Drug-Resistant Gonorrhea on the Rise in California and Hawaii
November 25, 2002
Gonorrhea resistant to the commonly used class of drugs fluoroquinolones, which includes ciprofloxacin and levofloxacin, is on the increase in California and Hawaii, raising the concern of federal health officials. The drugs are often used to treat the STD because they are relatively inexpensive, require only a single dose and can be given orally.
But new data indicate that fluoroquinolone-resistant gonorrhea has reached the continental United States, making it more likely to spread through the rest of the country, according to Dr. Lori M. Newman of the CDC and colleagues. Their report, "Increases in Fluoroquinolone-Resistant Neisseria gonorrhoeae -- Hawaii and California, 2001," was published in Morbidity and Mortality Weekly Report (2002;51(46):1041-1044).
Surveillance in San Francisco, Long Beach and San Diego during 1999 and 2000 found that less than 1 percent of gonorrhea samples tested were resistant to fluoroquinolones, while nearly 6 percent of samples from Orange County showed resistance. In 2001, 2.5 percent of gonorrhea samples from these areas were resistant to fluoroquinolone, on average.
"The increases in gonococcal resistance in California were a surprise to us, but not in Hawaii, where they have been rising for several years," Newman told Reuters Health. Only a handful of isolated cases have been reported in other states, she said.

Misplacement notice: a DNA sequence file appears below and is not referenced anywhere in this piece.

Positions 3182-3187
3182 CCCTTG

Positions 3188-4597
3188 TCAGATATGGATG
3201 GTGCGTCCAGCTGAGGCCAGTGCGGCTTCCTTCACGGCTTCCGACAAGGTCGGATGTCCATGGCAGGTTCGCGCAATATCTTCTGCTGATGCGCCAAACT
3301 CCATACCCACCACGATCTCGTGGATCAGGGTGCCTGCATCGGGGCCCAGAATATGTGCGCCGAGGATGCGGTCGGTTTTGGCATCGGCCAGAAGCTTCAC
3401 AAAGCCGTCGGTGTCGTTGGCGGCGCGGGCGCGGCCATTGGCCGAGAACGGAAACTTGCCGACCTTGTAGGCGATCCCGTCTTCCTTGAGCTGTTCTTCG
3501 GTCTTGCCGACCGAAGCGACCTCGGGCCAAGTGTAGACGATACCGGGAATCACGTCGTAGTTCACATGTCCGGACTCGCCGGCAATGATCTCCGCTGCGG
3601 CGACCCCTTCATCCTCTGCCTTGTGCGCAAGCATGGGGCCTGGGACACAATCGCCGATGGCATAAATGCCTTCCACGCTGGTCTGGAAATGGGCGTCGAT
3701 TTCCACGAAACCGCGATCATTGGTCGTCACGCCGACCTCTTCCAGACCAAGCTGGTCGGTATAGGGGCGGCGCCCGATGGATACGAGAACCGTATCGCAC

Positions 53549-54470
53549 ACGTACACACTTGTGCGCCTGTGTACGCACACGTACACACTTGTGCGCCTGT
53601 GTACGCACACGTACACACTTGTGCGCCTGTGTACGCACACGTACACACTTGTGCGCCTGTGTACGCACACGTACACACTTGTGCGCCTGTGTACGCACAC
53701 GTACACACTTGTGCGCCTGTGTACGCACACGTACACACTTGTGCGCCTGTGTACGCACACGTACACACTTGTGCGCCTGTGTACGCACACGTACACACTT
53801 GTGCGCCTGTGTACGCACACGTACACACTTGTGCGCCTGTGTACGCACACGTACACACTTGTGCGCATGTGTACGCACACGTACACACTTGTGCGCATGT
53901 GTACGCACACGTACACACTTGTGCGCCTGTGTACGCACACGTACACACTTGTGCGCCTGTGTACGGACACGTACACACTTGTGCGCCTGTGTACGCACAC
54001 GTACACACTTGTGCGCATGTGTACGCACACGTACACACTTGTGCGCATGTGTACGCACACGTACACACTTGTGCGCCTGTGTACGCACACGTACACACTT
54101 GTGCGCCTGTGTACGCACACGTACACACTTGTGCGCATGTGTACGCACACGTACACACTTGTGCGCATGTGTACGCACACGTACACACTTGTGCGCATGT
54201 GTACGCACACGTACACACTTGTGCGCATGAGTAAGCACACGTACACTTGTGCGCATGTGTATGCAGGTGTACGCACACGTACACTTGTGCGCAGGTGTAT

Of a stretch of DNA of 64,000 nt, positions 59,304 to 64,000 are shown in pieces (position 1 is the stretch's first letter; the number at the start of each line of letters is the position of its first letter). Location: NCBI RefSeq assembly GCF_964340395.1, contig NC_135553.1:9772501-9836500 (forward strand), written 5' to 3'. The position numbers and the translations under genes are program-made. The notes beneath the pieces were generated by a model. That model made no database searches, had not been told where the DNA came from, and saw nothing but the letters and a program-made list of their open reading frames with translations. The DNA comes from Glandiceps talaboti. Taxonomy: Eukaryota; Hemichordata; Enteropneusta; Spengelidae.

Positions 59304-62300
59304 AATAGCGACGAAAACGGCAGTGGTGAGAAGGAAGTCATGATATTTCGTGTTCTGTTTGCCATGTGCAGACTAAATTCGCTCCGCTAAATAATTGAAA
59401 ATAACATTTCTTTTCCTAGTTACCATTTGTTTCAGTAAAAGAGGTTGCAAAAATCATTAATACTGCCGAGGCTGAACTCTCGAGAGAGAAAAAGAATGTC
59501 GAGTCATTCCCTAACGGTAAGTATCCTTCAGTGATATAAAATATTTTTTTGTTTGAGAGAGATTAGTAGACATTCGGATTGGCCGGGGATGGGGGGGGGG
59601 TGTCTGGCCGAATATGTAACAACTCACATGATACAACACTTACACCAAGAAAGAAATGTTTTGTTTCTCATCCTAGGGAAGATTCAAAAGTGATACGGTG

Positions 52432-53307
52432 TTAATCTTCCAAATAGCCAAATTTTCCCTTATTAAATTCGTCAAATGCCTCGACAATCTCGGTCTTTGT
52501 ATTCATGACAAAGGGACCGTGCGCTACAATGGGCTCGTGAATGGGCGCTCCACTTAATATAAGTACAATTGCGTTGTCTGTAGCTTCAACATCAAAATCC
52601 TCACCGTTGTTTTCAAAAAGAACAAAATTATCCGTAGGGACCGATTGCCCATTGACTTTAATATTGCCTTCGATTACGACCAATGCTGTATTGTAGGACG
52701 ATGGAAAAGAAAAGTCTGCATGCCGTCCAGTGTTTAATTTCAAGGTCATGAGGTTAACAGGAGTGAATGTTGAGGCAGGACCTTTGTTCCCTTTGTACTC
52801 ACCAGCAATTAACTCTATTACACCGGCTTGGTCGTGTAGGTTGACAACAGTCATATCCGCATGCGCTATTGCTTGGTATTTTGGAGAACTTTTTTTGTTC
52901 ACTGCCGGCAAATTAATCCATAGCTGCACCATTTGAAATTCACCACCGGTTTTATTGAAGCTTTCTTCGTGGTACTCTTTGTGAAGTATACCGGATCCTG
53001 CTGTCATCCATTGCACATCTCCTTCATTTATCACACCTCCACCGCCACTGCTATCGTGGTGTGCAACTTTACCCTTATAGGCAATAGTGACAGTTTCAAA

The CDC is urging doctors to be alert for possible cases of drug-resistant gonorrhea. Researchers recommend obtaining a travel history from all patients suspected to have gonorrhea and to use cephalosporins, not fluoroquinolones, for infections acquired in California and Hawaii as well as Asia.
Noting that "We don't have a lot of antibiotic choices for gonorrhea," Newman stated that "fluoroquinolones are still very important drugs for most of the country," but "when these drugs are used, state and local health departments need to monitor for gonococcal resistance so that when it does arise we can respond appropriately."
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This article was provided by U.S. Centers for Disease Control and Prevention. It is a part of the publication CDC HIV/Hepatitis/STD/TB Prevention News Update. Visit the CDC's website to find out more about their activities, publications and services.